Dvar Torah
                             HOW DO WE SURVIVE IN EXILE?

 

A small, weakened nation, without a land or an army but possessed of a wonderful and important tradition needs to survive in a hostile environment. For more than two thousand years the Jewish nation has tried to maintain its identity despite the vicissitudes of exile, persecution and hatred. The result has been incredible: the survival of the Jewish people with its traditions intact, its spirit unbowed and its vitality constantly revitalized. True, we have lost many to assimilation, intermarriage, ignorance and Holocausts, but the Jewish people lives.

 The secret of this wondrous phenomenon has often been discussed and analyzed. In the Bible, we find an interesting discussion regarding the best strategy for retaining Jewish identity and preventing a devastating assimilation. At the end of the book of Beresheet (Genesis), we find a strange story that bears on this issue. Yaakov is deathly ill and Joseph decides to bring his two sons, Menashe and Ephraim, to receive a blessing from their grandfather Yaacov/Yisrael.

 “Joseph took the two of them, Ephraim with his right hand, to Israel’s left, and Menashe with his left, to Israel’s right, and he came close to him. But Israel extended his right hand and laid it on Ephraim’s head though he was the younger and the left hand on Menashe’s head, he crossed his hands….”  As Joseph notices this strange movement by his father, he tries to dislodge his father’s hand away from Ephraim onto Menashe’s and he says, “Not so, Father, for this is the first born.” But Yaacov refused and says, “I know, my son, I know….yet his younger brother shall become greater than he..” (          Genesis 48:13ff)

 What is the disagreement between Joseph and his father? What is the essence of their dispute?  The Netivot Shalom quotes the Divre Shmuel explaining this discussion as concerning the ways of survival in exile. Ephraim and Menashe are the first Jews born outside the and of Israel and so they represent the future generations of Jews who will be exposed to the influences and difficulties of maintaining a Jewish identity in a foreign soil. The discussion between Joseph and Yaacov is which is the best strategy for survival and preventing assimilation. Menashe—as his name implies—represents a preventive measure, a protective attitude to discourage assimilation. Emphasizing the aspects of fear and awe of G-d, are the best weapons against assimilation. This is Joseph’s argument. Hence he is the one that should be favored.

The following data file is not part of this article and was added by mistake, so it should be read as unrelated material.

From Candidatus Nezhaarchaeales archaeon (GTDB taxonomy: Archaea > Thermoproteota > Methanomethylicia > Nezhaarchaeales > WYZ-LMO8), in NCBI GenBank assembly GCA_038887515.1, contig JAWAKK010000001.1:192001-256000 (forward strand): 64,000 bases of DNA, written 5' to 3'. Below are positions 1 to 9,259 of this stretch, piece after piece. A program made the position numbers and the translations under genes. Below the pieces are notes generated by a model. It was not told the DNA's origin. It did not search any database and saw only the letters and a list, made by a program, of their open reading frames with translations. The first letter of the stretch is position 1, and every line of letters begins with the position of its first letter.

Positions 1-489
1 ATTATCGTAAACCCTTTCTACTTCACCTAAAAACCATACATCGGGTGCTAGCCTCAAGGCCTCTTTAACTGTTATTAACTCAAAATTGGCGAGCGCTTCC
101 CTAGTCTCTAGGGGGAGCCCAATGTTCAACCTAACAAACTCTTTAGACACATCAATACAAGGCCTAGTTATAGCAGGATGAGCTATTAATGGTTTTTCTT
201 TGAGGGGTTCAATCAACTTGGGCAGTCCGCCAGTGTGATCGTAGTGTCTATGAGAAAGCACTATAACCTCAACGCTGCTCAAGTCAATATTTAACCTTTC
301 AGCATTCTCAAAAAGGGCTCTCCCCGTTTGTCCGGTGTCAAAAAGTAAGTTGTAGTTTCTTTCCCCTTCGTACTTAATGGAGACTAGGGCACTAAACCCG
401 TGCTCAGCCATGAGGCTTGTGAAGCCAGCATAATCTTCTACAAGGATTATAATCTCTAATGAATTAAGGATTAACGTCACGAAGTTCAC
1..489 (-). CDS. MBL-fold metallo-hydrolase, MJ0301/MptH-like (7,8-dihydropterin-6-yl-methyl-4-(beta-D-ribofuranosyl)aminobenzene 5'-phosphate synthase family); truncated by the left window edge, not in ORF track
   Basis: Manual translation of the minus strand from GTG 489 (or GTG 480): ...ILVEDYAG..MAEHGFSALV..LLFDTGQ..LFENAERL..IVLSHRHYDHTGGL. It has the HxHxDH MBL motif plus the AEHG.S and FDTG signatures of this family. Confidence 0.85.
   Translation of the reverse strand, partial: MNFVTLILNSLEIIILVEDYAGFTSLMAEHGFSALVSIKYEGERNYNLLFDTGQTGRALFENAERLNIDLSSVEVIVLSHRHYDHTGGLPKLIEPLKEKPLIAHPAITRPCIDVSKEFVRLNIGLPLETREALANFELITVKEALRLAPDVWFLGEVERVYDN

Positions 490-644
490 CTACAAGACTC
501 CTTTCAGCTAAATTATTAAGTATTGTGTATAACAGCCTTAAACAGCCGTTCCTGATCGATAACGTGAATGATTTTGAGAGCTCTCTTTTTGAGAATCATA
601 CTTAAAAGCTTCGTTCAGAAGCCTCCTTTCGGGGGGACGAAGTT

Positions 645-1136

But Yaacov sees it differently. He argues that the method of Ephraim—meaning a positive attitude of love of G-d—will also be effective in maintaining our identity and preventing intermarriage and assimilation. We should not only emphasize the fear of G-d but also understand and expand on the beauty of our tradition, on the wisdom of our laws and ultimately on developing a love relationship with Hashem. This will insure the continuity of our people: their realization of how beautiful is our tradition, how glorious and meaningful the words of our rabbis!

 At a time when our children are exposed to a barrage of information from science and technology, aesthetic stimulation from the arts and literature, and other influences that can be tantalizing to them, it is important to show the beauty and depth of our Torah and to develop our love for G-d. When we study our sources and analyze their message, we will fall in love with them and this is the best defense against assimilation and loss of identity. This is Yaacov’s lesson: we need fear and love of G-d in the struggle for survival, but give the priority to the love, the quality of Ephraim. Discovering the beauty of the Torah and our legacy, just as the sight of a beautiful landscape can be the best armor in our struggle to keep our children, and to insure the future of Am Israel.

 



 
 
 
Rabbi David Algaze
          Rabbi David Algaze